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Revealed: How the surgical strikes ops unfolded

September 30, 2016 16:14 IST

'A couple of hours before the H-Hour, the Kupwara division opened small arms and mortar fire on posts opposite its area of operation.'
'This was a diversionary tactic.'
'As Pakistani forces began to react to the firing, special forces teams began to slowly cross the LoC into PoK.'
Nitin Gokhale reveals how planning for the surgical strikes began hours after the Uri attack.

On Thursday morning, a long-standing taboo in the minds of India's strategic decision-makers was broken.

As news about the Indian Army's surgical strike on terrorist camps in Pakistan occupied Kashmir broke around noon on Thursday, it was clear that India was no longer afraid of a possible escalation with Pakistan, its empty nuclear threat notwithstanding.

In fact, Pakistan's nuclear bluff has been called: Both armies understand nuclear escalation requires a much higher threshold.

Even the threat of first use of tactical nuclear weapons is just bluster: Both armies are professional, whatever image they may project.

After this event, at least in the public mind and thus of the politicians, the fear of nuclear escalation will recede.

The entire episode has changed the India-Pakistan dynamics on the LoC.

A decisive move by the political leadership to declare to the world the action the army took has brought in an element of unpredictability that Pakistan is not used to.

So far, Pakistan could always predict an Indian response to any terrorist attack. Condemnation, shock, presentation of dossiers would complete the Indian action.

By going beyond the rhetoric, the Narendra Modi government has injected a new element to which Pakistan is not used to.

In Islamabad, the reaction have therefore been extremely muted or confused.

While the Pakistan army has denied any surgical strike by India, Prime Minister Nawaz Sharif and his defence minister have condemned the attack and said any such future attack will get a befitting reply!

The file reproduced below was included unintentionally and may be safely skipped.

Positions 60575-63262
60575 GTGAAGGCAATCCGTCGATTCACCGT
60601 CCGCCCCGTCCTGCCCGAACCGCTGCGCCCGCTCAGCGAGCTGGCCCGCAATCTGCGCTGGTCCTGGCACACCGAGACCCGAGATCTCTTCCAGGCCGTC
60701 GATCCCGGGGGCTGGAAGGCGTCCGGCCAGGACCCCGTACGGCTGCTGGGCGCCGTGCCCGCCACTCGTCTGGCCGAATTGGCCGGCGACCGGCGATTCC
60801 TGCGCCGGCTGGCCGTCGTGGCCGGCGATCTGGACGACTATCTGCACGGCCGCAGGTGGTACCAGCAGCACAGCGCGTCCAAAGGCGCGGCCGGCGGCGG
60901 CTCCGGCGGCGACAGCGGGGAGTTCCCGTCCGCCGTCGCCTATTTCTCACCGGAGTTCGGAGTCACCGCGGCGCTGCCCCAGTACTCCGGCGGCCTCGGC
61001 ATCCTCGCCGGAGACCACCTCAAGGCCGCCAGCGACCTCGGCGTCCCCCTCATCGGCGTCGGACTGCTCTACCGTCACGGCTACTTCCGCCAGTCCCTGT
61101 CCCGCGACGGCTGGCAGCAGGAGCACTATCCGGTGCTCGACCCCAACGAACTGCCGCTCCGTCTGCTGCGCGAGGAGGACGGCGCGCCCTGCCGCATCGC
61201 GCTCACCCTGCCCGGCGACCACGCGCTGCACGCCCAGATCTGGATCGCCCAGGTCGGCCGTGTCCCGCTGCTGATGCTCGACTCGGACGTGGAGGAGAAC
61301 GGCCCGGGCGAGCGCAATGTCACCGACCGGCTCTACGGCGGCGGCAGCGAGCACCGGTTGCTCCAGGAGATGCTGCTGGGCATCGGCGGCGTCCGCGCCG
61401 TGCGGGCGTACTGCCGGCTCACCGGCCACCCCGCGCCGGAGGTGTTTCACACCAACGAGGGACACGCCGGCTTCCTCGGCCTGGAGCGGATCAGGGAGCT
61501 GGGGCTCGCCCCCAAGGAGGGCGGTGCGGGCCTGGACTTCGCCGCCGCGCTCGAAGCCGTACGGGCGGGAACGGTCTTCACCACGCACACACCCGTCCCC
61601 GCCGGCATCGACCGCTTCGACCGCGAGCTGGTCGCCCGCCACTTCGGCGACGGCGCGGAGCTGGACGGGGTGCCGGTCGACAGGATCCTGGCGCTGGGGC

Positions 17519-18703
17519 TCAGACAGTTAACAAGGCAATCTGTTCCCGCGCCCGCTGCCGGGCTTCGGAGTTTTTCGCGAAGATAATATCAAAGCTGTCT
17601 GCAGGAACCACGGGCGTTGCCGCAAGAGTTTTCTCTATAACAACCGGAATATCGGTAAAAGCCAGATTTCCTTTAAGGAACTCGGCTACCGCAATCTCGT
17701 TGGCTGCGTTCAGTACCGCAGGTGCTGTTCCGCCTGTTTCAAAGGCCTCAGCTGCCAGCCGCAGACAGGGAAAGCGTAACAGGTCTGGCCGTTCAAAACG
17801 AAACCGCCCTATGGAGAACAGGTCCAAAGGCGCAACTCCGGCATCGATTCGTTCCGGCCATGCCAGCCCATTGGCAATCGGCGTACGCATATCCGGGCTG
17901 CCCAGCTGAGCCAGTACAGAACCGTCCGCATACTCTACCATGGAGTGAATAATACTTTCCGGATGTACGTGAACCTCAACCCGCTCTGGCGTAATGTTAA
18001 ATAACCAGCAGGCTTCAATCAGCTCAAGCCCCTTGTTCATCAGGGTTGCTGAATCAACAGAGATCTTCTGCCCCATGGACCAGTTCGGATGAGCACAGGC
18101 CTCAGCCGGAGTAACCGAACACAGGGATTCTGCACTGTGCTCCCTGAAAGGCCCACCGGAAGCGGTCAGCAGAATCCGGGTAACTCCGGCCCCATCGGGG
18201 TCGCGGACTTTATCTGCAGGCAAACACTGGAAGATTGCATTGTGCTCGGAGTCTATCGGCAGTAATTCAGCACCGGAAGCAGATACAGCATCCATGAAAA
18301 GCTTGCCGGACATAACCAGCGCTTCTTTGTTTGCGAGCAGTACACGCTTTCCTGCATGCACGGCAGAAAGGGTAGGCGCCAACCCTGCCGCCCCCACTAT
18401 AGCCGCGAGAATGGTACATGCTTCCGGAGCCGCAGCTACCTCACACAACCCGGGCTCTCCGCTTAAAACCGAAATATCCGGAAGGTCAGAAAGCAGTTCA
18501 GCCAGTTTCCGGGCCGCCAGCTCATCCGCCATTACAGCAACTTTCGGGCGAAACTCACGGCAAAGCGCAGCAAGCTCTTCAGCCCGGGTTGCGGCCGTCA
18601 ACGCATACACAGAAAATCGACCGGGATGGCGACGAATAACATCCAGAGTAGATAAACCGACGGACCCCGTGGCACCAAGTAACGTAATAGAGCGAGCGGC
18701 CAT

For India, arriving at this decision was not easy.

On September 18, when Defence Minister Manohar Parrikar and army chief General Dalbir Singh were flying together back from Srinagar late that night after taking stock of the aftermath of the attack on an administrative camp near the army's Uri brigade that killed 18 soldiers ( two soldiers died later), the mood in the aircraft was sombre.

India had not lost so many soldiers together in one attack in the past decade. The nation was downcast.

It seemed India had no answers to Pakistan's continuing proxy war in Jammu and Kashmir.

Mid-way through the flight, Parrikar, who is about to complete two years as defence minister in November, told the army chief to give him at least three options that would involve demonstrable action against the perpetrators of the attack early the next morning.

Parrikar wanted the options in his hand before he attended the Cabinet Committee on Security meeting the next day.

The Military Operations Directorate worked through the night and presented the possibilities that existed to launch operations along and across the Line of Control in Jammu and Kashmir.

Armed with the options, the defence minister went for the CCS meeting.

The CCS, taking inputs from various agencies -- the Research and Analysis Wing, the Intelligence Bureau, the National Technical Research Organisation -- and National Security Adviser Ajit Doval decided to order preparations for a retaliatory strike.

The CCS, India's highest decision making body on matters of strategic affairs, was determined to go off the usual beaten track of 'we-condemn-the heinous-attack' that has been India's standard response to any terrorist attack in the past two decades.

The prime minister had already promised that the sacrifice of the 18 soldiers would not go in vain. So preparations began in right earnest.